by Michael Krondl
Mr. Krondl presents a history of the three European cities that most directly benefited from the spice trade: Venice, Lisbon, and Amsterdam. Each one enjoyed its own golden age. Venice began the process around 1100 AD, importing spices from the East Indies via Alexandria. They represented the last leg of a long journey: after harvesting, the spices were brought to a local port, where they were purchased by merchants who brought them to emporia along the Indian coast. There they were purchased by Muslim merchants who shipped them up the Red Sea and sold them at ports along the northern coast of Egypt in the Red Sea. Then they were brought by camel to Alexandria, where the Venetians bought them. It could take several years for these spices to travel from harvest to table; fortunately, the primary spice, pepper, did not spoil easily and, if kept dry, would last for years.
Venice grew wealthy from this trade. Most European food was bland, and spicing it up always improved the taste. People will spend a lot of money on their food, and that money was spread all along the trade routes. However, when the Portuguese found the way around the southern tip of Africa and into the Indian Ocean around 1500, they wiped out the Venetian trade. Aggressive, violent tactics locked up the market, shutting out the Muslim traders who had fed the pipeline to Venice. Thus, Lisbon ended up harvesting the wealth of the spice trade. Although the Portuguese had shown great determination and ingenuity in developing the trade routes to the East Indies, their operations in the East Indies were clumsy and inefficient. Thus, when the Dutch merchants began plying the same trade route, the greater efficiency of their operations (combined with even greater violent ruthlessness) quickly put the Portuguese out of business. The greatest Dutch outrage was the attack on the single island in the entire world that produced one important spice. They simply wiped out the indigenous population (several thousand people) and set up their own farms. This, however, was more attributable to the vicious local Governor-General than to the Dutch East India Company. With a solid corner on the spice trade, the Dutch enjoyed the immense wealth that had previous gone to Venice and Lisbon.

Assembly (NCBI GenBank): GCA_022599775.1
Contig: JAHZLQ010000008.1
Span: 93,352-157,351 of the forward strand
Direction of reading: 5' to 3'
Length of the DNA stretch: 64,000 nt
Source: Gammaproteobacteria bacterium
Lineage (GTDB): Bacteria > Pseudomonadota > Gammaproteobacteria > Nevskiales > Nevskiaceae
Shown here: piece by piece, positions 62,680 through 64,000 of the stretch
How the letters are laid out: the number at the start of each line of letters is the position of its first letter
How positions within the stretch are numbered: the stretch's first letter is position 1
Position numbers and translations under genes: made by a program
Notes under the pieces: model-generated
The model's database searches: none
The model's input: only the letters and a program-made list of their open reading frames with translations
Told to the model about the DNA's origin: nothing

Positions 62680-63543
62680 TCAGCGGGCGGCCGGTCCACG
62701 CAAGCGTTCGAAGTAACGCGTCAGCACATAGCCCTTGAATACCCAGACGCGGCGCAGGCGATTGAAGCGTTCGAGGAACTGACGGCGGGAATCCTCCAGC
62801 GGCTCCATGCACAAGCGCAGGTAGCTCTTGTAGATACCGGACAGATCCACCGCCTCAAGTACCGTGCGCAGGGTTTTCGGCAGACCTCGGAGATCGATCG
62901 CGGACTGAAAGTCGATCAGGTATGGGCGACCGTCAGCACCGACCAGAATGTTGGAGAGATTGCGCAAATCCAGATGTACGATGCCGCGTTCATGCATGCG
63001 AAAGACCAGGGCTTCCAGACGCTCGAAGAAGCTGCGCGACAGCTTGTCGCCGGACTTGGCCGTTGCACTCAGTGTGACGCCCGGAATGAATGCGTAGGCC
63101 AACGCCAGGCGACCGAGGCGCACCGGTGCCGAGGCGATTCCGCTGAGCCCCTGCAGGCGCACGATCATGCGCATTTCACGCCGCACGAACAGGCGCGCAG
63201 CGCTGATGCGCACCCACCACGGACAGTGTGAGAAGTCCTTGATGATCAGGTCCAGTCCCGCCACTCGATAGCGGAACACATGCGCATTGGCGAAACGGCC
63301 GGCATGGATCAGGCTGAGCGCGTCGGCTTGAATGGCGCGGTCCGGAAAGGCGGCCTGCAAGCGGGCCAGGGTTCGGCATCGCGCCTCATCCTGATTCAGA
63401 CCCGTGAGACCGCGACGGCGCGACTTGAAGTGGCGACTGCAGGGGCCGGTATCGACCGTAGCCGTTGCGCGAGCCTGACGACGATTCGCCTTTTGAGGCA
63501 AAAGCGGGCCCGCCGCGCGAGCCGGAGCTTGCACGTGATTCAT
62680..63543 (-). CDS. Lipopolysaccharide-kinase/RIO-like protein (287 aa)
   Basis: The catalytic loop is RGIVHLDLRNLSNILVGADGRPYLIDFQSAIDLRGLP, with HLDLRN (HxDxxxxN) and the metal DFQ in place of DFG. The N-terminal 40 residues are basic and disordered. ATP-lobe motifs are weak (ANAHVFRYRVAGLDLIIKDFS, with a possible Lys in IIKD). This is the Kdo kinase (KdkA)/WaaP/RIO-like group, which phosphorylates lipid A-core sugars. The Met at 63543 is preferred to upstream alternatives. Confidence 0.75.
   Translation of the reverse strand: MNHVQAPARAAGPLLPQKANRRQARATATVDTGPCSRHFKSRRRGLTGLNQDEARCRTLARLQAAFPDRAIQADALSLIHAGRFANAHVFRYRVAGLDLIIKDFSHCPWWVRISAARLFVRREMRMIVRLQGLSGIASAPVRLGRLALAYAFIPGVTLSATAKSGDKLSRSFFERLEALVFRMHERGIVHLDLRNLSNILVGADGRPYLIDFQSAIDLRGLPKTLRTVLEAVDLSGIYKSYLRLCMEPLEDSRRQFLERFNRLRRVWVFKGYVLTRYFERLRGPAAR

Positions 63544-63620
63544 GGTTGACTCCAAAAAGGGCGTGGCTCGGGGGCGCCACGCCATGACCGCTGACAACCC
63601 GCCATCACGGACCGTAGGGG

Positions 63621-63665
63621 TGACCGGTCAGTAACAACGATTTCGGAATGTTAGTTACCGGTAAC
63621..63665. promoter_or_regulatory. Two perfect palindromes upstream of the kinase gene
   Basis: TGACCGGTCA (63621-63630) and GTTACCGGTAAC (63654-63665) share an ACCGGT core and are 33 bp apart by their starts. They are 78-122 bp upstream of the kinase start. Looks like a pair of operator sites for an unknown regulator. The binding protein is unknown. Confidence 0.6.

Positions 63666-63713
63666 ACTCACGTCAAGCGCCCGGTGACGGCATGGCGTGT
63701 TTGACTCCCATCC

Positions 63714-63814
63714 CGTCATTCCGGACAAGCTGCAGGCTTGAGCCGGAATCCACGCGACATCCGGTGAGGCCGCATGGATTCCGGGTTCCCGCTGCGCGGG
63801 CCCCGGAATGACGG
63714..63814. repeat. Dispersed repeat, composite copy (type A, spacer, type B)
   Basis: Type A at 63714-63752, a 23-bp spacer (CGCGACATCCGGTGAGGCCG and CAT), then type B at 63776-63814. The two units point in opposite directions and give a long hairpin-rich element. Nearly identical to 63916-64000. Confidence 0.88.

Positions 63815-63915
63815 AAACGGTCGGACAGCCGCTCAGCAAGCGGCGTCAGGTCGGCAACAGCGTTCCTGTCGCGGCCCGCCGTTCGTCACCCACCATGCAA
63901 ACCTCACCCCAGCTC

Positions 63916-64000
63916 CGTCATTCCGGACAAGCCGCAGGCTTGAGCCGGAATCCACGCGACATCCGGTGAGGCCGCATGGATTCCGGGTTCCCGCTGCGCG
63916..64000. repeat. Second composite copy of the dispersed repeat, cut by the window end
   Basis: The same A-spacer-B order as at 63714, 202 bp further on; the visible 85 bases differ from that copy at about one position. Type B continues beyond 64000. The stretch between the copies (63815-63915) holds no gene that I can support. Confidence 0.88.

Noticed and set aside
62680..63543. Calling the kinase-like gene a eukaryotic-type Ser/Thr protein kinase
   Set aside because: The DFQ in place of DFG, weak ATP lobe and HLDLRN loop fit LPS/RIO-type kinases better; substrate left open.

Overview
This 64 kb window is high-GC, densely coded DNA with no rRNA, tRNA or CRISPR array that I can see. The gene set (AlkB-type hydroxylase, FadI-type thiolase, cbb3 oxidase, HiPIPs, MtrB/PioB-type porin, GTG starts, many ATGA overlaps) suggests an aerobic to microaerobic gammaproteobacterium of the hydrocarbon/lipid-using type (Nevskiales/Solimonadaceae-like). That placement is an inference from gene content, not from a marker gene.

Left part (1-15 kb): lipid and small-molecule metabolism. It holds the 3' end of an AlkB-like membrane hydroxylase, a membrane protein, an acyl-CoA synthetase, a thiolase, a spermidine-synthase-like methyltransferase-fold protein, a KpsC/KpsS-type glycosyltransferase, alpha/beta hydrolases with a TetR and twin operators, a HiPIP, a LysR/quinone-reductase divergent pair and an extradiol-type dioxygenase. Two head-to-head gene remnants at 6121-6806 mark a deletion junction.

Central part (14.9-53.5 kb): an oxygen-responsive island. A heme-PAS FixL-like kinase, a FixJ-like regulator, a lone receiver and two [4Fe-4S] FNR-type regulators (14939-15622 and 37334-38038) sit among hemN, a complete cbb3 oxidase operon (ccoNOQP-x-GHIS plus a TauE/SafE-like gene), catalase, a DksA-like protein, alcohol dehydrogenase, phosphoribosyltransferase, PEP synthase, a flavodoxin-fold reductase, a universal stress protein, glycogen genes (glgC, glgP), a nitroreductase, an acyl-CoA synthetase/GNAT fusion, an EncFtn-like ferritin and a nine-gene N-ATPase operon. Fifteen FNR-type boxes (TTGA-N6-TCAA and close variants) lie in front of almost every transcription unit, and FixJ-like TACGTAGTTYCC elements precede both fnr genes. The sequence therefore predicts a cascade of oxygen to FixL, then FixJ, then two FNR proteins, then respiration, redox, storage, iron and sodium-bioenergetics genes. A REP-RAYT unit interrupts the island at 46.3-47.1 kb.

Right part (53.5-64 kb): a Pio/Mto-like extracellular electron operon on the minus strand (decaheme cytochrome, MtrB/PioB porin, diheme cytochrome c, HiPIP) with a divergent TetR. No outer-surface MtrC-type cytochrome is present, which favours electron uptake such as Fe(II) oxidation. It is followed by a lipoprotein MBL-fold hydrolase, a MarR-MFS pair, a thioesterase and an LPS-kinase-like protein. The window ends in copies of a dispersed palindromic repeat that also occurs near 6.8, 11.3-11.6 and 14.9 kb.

Ultimately, though, the Dutch lost their spice empire to the depredations of the English and the Spanish, both of whom preyed upon Dutch merchant ships. Moreover, new spices from the New World (primarily chili peppers, but also some others) provided competition to the primary spice of the East Indies (pepper). That competition drove down the price of spices and ultimately reduced the spice trade to just one more business like any other.
I read this book to pursue a hypothesis that I have been developing: that trade “rationalizes” a culture, in the sense that merchants must operate under the remorselessly logic laws of the marketplace, which in turn forces a more intense form of rationalism upon them. I would therefore expect that societies for whom trade is a primary occupation would show greater rationalism. While this book provided some tidbits to support that hypothesis, and nothing to undermine it, all in all it failed to provide the kind of answers I was looking for. Further research will be necessary.